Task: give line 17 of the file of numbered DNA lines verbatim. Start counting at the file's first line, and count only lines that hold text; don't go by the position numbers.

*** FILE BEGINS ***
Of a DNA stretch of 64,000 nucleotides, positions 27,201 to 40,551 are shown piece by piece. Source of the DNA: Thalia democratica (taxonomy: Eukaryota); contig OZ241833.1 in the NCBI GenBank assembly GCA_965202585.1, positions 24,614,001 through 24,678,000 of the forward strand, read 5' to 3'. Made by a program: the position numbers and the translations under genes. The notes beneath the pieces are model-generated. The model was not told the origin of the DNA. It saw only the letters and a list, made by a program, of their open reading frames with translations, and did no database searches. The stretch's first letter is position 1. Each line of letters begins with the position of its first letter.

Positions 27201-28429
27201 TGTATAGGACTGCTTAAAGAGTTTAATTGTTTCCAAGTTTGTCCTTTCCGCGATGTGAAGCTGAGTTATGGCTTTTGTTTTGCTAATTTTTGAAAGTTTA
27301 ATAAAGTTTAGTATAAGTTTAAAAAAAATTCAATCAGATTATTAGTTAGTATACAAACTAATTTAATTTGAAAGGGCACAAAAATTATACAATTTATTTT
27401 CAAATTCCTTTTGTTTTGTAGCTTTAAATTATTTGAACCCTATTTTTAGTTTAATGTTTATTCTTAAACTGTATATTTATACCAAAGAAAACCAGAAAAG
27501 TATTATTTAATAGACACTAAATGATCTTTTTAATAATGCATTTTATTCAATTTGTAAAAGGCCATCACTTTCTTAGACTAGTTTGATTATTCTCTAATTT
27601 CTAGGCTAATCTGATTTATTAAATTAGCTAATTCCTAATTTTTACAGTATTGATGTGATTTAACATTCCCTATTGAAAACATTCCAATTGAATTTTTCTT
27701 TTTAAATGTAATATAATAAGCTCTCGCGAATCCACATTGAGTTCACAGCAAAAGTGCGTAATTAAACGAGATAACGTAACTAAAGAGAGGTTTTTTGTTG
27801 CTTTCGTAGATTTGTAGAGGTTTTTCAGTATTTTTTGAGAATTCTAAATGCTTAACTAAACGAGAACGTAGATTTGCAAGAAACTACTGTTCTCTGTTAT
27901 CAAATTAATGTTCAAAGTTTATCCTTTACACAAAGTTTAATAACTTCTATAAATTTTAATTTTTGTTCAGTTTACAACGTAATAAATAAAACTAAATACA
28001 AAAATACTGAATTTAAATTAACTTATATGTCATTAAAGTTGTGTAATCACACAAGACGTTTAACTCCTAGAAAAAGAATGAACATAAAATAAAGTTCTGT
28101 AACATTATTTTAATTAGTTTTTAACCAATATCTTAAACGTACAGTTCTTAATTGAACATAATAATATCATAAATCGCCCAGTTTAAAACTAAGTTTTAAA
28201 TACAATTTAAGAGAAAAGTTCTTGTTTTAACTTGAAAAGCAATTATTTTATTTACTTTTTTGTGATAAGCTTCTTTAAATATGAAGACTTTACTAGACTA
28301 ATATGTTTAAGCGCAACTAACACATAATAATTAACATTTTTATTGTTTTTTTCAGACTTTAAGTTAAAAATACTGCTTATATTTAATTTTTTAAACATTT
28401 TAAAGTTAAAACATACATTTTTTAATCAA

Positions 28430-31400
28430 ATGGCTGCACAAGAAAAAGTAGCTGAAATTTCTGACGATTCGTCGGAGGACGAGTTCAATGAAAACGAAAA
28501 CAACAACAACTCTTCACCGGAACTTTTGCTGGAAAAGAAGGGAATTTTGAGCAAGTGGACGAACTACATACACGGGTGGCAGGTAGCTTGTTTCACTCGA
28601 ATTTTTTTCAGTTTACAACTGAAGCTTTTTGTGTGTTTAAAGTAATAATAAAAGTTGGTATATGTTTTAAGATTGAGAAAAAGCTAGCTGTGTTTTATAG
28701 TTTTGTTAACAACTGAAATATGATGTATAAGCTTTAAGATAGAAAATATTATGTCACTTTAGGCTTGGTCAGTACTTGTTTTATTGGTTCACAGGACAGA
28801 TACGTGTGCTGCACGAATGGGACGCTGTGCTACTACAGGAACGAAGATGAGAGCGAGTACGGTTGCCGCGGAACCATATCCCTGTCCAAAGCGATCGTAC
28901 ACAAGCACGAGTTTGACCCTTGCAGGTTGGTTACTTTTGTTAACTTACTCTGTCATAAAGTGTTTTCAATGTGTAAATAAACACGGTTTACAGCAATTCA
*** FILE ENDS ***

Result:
28430 ATGGCTGCACAAGAAAAAGTAGCTGAAATTTCTGACGATTCGTCGGAGGACGAGTTCAATGAAAACGAAAA